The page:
Dyson, the global technology company, has on Wednesday announced a major acceleration of its international advanced manufacturing capabilities and global research and development (R&D) footprint, with a next generation battery plant in Singapore, new R&D campuses in the Philippines and the United Kingdom.

Dyson said in a statement that the three major investments reflect the scale of Dyson’s ambitions internationally, drawing on the very best engineering talent the world has to offer.

“Software, connectivity, artificial intelligence (AI), and proprietary new technology batteries will power the next generation of Dyson technology,

“Just like our long-term investments in pioneering digital electric motor technology, Dyson’s next generation battery technology will drive a major revolution in the performance and sustainability of Dyson’s machines,” Dyson Founder Sir James said.

It is noted that Singapore, the location of Dyson’s global headquarters, has been chosen as the home for its first proprietary new technology battery plant.

The building will be completed this year and will become fully operational by 2025, producing Dyson battery cells with proprietary technology for newly developed Dyson products.

It is the most significant investment in advanced manufacturing in Dyson’s history and is the size of 53 basketball courts.

Dyson’s new state-of-the-art factory is located at Tuas, in the west of Singapore.

Dyson started its in-house battery program more than a decade ago, to pioneer smaller, lighter, more sustainable, and more energy dense batteries.

Research teams have been working globally on the proprietary new technology battery, which uses novel materials and processes, and is assembled in a smart, digitally enabled environment.

“We are focused on developing radically new and innovative Dyson products using science and pioneering technologies,” said Dyson Chief Executive Roland Krueger.

“Our advanced manufacturing expansion in Singapore will enable Dyson to bring entirely new battery technology to market,

“Singapore’s highly skilled engineers and scientists, and supportive government that embraces Industry 4.0 manufacturing, make it the perfect place for a high-technology company such as Dyson,” he added.

Meanwhile, a new Philippines Technology Centre, representing an investment of £166 million ($208.58 million), will span the equivalent of 92 basketball courts, and will bring together Dyson’s research, development and advanced motor manufacturing capabilities under one roof.

The new campus in Sto. Tomas, Batangas, is thought to be one of the largest investments, and most advanced technology manufacturing centers, in the country and underscores the growing importance of the Philippines in Dyson’s global ambitions.

As part of the investment, Dyson aims to initially hire an additional 400 engineers and more than 50 graduate engineers who will join the team later this year.
Amongst other things, R&D teams in the Philippines will be focused on software, AI, robotics, fluid dynamics and hardware electronics.
Scheduled to be operational in the first half of 2024, the campus will follow in the footsteps of Dyson’s other inspiring spaces globally, which place an emphasis on the wellbeing of Dyson People.

The architecture of the campus will prioritize air quality, natural light, and greenery to support collaboration and the generation of new ideas.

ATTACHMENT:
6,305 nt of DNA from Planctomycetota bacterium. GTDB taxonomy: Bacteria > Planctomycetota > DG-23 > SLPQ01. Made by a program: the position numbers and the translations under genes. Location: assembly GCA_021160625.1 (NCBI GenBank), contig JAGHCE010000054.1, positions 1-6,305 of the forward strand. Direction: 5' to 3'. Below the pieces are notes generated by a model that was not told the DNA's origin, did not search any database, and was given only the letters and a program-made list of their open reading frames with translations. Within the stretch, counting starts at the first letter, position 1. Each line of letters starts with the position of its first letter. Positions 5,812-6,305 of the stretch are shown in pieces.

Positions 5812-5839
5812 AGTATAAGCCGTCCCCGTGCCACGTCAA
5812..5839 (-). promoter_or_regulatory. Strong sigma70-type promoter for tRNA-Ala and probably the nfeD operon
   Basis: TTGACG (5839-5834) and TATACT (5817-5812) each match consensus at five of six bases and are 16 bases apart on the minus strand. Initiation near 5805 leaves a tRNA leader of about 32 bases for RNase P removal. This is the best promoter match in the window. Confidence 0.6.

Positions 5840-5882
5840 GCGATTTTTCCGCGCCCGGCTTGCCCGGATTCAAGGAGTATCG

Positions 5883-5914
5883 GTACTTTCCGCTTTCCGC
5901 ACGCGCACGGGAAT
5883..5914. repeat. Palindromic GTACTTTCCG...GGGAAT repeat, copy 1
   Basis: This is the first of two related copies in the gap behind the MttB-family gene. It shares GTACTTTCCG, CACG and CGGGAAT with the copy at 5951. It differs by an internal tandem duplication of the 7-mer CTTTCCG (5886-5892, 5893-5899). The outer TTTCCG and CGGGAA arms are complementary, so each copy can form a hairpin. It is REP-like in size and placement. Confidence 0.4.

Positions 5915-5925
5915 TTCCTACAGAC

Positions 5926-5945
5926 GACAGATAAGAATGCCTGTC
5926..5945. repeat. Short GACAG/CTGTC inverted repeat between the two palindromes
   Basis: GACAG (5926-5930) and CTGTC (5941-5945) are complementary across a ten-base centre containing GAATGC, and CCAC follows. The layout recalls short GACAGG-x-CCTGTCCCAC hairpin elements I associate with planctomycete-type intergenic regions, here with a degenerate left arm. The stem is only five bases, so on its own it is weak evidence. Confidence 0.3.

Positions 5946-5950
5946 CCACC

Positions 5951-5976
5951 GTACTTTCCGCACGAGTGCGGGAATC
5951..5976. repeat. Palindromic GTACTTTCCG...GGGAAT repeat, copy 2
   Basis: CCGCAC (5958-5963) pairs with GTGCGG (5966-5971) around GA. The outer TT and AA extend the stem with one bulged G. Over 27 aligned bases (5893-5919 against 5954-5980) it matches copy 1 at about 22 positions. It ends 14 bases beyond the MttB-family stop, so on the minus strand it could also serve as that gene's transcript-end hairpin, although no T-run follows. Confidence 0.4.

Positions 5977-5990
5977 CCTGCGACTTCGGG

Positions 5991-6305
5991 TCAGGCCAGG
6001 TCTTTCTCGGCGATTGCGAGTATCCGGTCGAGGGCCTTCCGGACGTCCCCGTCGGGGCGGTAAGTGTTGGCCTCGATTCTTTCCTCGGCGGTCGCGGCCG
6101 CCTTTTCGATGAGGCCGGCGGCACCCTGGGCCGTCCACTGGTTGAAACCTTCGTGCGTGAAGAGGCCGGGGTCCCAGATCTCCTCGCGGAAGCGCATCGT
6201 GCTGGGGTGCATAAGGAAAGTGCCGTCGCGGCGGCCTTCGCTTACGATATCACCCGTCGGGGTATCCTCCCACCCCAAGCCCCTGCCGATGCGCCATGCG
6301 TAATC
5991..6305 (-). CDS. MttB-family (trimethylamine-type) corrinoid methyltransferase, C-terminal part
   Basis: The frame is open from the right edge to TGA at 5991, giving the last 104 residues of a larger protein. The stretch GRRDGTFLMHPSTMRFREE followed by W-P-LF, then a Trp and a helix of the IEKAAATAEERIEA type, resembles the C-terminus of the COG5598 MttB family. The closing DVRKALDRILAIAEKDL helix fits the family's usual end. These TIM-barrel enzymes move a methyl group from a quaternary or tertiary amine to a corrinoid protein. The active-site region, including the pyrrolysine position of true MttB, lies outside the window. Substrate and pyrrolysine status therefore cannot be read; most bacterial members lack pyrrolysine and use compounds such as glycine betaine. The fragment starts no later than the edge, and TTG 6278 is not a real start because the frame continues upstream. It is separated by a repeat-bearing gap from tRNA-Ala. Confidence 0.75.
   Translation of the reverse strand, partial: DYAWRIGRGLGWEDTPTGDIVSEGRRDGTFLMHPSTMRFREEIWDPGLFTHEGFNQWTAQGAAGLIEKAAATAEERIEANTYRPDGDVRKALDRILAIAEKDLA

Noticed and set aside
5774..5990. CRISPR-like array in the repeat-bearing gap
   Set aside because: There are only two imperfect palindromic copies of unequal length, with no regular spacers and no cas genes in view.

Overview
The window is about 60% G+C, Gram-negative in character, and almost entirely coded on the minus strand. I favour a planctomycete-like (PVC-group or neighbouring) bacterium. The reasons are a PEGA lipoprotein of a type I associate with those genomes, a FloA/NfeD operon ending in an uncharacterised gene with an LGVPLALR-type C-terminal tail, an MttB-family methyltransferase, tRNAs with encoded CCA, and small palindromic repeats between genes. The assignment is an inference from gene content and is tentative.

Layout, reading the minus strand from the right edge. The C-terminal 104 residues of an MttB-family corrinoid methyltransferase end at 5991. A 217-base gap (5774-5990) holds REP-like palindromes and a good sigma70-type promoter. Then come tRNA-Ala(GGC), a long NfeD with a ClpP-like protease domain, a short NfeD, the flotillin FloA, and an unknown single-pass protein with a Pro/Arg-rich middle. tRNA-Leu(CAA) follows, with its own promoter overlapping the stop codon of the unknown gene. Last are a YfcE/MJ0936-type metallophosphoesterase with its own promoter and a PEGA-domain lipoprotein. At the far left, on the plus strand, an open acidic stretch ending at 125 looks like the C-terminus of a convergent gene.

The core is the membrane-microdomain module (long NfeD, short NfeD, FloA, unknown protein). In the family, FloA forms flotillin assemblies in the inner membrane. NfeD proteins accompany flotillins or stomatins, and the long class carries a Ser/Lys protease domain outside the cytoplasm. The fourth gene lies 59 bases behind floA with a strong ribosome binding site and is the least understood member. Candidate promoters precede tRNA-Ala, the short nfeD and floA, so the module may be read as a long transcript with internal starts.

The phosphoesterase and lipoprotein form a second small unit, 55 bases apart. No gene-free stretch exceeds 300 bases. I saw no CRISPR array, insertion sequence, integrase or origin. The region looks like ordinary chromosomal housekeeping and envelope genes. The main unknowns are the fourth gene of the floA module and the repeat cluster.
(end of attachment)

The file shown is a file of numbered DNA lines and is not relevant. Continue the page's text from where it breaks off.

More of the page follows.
The campus includes leisure and sports areas, as well as laboratories and offices.

Dyson also revealed plans for a £100 million ($125.65 million) investment in a major new Technology Centre in Bristol, United Kingdom, that will be home to hundreds of software and AI engineers working on a pipeline of products that stretches 10 years into the future, as well as the global technology company’s commercial and ecommerce teams for Great Britain and Ireland.

Opposite Castle Park, in the heart of the city, the new centre represents a further major investment by Dyson in the United Kingdom after a Robotics Centre was announced last year at its Hullavington Airfield Campus in Wiltshire, where Dyson has restored RAF hangars and transformed them into R&D labs focused on wearables and robotics.

The commitment to Bristol reflects the city’s position as an international hub for software and digital skills, and will drive recruitment of the highest qualified people from the United Kingdom and around the world.
“To us, sensors, apps, and connectivity are about more than simply adding function to the machine,

“They transform how we support our owners and assess autonomously how to improve a product’s performance over its lifetime to ensure they are at peak performance, without requiring the time of our customers,” said Jake Dyson, Dyson’s Chief Engineer.

“We have significant ambitions and will hire increasing numbers of software, AI and connectivity engineers as part of a growing global team,

“The new Dyson Technology Centre in Bristol will be a vital hub contributing to Dyson’s connected future,” he added.

The new Technology Centre, to be built as part of the sustainable redevelopment of a building near Bristol Bridge, will sit alongside Dyson’s existing United Kingdom presence, including the Malmesbury and Hullavington campuses, and offices in London, which combined employ more than 3,500 people involved in United Kingdom R&D, and where Dyson has invested £1.4 billion ($1.76 billion) in R&D over the last decade.

The Malmesbury Campus is also home to the Dyson Institute, where 160 undergraduates study for a BEng engineering degree with no tuition fees, while earning a Dyson salary and working on real projects from Day One.

The new Dyson Technology Centre in Bristol will contribute to Dyson’s connected future, developing apps and connected functions of Dyson products.

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